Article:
Brooke Martin: Yeah. So, this is something, as Brad said, that Jim Kelly taught and I thought it was really awesome to a way to think through this. So, if you say your hourly rate is maybe it could be $100, it could be $150, could be more, so whatever you feel like your hourly rate is if you think about if you’re doing your own calendar, if you’re doing your own travel, if you’re booking your own flights, all these little things, you’re essentially paying an executive assistant, you’re paying someone that much money to actually do that task. And so, a lot of times you can get someone for a lot cheaper that can actually probably do it a whole lot better than you can. And so, just thinking through, can I be doing my time focusing my time somewhere else and get someone a lot cheaper that can actually do it better than I can? So, just kind of thinking through what is the value of my time worth, and can I get someone that can actually do it better probably?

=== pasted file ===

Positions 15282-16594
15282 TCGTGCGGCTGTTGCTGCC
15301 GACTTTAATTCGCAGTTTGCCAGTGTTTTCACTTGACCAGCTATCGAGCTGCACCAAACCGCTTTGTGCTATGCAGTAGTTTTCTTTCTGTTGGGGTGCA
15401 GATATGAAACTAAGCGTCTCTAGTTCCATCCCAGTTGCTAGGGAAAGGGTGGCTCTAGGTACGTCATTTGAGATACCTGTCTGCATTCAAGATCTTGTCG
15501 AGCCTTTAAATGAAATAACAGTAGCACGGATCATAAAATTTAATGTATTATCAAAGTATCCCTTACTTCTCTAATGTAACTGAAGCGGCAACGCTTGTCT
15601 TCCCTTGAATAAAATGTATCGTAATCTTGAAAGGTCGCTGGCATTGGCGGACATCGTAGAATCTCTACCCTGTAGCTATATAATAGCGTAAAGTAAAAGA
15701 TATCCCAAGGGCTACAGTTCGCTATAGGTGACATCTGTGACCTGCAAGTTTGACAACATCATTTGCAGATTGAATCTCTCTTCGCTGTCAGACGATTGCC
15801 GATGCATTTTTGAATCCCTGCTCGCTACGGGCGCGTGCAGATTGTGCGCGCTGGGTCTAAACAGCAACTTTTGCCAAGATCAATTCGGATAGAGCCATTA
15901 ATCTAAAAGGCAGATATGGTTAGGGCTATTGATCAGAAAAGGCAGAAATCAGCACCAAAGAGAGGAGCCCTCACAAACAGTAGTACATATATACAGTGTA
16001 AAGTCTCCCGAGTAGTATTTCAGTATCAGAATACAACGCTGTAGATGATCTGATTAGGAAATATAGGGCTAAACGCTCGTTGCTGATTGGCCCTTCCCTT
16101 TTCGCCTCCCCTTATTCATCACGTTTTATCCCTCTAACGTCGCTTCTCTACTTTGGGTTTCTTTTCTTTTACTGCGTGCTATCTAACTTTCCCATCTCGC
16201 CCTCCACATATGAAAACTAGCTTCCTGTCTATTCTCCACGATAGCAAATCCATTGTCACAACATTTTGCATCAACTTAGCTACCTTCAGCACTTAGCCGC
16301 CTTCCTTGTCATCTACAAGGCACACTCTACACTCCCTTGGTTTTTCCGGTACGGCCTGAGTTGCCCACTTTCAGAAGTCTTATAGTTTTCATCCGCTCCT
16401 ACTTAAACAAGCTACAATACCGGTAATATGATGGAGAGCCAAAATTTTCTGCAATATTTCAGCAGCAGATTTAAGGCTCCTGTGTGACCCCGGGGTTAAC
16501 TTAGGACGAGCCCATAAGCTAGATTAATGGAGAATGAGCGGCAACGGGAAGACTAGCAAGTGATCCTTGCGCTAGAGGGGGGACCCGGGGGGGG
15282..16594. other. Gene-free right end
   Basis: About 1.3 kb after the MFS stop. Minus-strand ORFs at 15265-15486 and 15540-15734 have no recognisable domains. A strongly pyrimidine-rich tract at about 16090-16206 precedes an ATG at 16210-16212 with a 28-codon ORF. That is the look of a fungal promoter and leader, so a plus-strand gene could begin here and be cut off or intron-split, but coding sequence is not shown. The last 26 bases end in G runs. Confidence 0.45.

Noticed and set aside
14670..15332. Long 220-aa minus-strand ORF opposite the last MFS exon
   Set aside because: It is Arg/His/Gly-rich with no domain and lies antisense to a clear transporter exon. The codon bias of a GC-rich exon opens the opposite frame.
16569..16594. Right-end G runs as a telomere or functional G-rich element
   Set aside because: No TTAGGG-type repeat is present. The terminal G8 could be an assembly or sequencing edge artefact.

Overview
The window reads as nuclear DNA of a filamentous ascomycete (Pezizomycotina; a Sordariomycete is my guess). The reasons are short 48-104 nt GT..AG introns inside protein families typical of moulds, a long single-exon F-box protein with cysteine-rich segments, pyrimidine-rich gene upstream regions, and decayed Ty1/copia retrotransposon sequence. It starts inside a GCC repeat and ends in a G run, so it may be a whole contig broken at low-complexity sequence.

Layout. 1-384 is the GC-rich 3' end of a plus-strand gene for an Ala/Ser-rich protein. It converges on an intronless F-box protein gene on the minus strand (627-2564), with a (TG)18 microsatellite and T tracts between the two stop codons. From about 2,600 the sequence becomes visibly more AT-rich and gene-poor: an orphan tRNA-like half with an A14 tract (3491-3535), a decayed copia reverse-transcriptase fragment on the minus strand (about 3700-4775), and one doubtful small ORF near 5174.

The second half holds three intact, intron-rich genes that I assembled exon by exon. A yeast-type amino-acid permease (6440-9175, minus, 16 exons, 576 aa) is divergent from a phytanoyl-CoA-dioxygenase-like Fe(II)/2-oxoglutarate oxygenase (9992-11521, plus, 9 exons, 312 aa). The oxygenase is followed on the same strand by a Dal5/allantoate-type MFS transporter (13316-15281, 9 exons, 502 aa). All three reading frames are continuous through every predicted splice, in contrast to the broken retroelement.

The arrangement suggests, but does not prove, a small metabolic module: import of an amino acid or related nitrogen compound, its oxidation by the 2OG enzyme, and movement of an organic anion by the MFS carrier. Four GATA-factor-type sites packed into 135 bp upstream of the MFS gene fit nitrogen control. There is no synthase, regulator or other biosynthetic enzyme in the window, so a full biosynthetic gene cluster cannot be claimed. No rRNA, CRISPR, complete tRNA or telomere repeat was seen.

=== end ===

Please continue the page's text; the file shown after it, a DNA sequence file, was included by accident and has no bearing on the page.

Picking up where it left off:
Brad Johnson: Yeah. Here’s a quick eye-opener for those of you watching or listening in. Literally, take your revenue from last year as a founder, whatever that number is, and then just divide it by 2,000. That’s 40 hours a week if you took two weeks of vacation. By the way, if you work less than that and take more vacation, then do that math. But basically, annual revenue as a company divided by hours you showed up and worked at the office, that will give you a very simple what is an hour of your time worth. We have one Triad member. Every time he’s in front of a room at a seminar for one hour, it’s $40,000 an hour. So, if you put that into context, as far as the amount of revenue that can be generated from one hour. And I heard this said one time in a coaching session. And this is no disrespect to the role. It’s if you don’t have an executive assistant, you are the executive assistant.